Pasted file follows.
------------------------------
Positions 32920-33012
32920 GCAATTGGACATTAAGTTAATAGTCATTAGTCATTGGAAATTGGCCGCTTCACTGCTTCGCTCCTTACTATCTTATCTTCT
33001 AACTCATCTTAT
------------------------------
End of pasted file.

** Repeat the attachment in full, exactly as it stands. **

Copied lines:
Positions 32920-33012
32920 GCAATTGGACATTAAGTTAATAGTCATTAGTCATTGGAAATTGGCCGCTTCACTGCTTCGCTCCTTACTATCTTATCTTCT
33001 AACTCATCTTAT